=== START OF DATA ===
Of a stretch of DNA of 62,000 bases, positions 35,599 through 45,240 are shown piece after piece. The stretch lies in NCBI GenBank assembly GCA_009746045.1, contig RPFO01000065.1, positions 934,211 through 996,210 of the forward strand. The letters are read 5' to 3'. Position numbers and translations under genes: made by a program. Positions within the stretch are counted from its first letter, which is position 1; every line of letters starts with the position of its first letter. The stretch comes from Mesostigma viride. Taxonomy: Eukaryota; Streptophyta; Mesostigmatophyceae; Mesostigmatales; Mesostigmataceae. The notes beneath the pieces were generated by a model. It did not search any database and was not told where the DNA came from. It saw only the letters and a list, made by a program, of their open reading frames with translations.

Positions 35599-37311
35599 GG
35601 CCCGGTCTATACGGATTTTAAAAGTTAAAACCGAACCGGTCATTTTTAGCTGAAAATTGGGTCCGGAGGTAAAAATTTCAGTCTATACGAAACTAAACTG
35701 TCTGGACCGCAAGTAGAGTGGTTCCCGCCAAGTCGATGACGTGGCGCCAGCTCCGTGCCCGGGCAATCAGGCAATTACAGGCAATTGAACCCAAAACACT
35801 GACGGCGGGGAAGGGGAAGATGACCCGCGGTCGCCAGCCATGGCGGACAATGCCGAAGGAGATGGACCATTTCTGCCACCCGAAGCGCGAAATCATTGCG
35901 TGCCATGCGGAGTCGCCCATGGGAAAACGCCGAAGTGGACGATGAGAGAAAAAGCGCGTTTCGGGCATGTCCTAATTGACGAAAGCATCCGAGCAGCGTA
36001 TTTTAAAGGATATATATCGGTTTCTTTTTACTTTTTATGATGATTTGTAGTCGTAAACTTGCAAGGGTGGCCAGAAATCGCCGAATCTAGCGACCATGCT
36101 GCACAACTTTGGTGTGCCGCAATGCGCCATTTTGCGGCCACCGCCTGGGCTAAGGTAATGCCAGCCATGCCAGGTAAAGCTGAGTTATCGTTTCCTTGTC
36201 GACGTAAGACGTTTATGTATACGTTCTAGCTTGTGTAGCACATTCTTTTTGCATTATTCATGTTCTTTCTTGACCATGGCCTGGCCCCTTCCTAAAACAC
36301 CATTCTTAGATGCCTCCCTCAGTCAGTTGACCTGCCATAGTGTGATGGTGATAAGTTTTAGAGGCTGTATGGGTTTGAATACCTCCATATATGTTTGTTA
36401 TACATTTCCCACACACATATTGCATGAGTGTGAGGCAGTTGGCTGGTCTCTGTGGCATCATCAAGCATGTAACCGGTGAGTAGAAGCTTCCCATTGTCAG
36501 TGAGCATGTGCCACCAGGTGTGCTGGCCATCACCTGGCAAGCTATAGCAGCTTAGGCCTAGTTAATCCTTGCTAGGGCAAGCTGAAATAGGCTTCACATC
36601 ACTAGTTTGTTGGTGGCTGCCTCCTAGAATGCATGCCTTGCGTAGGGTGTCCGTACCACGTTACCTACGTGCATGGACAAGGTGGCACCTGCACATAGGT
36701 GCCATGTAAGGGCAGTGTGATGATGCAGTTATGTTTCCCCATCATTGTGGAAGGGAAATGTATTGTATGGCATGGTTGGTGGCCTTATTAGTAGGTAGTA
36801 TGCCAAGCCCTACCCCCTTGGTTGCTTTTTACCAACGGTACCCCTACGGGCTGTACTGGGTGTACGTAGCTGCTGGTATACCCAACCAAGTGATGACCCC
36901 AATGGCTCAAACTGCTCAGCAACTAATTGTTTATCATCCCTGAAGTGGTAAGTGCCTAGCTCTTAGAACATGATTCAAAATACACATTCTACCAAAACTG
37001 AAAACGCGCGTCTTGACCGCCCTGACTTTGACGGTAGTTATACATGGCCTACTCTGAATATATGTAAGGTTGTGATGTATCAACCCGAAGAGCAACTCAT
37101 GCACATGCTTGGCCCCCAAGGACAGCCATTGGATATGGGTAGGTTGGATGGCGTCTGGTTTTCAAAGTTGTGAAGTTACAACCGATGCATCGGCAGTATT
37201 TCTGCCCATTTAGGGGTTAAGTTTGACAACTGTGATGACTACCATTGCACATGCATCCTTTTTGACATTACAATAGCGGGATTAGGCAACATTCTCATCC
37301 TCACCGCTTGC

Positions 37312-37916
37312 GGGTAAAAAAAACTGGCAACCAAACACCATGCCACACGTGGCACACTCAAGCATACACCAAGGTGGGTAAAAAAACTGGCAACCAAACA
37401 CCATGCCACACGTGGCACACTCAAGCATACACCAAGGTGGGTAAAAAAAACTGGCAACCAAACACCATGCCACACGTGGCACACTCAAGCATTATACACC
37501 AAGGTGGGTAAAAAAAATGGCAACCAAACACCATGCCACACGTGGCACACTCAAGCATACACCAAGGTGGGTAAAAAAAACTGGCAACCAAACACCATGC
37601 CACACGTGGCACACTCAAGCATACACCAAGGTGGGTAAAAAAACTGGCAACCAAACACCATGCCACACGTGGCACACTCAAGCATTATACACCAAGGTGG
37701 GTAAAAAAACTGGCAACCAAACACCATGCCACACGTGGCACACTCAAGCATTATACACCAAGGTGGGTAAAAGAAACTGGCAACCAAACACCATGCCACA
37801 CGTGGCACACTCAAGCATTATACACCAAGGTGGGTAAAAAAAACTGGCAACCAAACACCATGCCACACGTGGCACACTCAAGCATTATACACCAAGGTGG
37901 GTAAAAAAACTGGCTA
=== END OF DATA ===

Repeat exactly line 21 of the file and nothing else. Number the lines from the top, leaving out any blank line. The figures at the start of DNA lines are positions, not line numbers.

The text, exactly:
37301 TCACCGCTTGC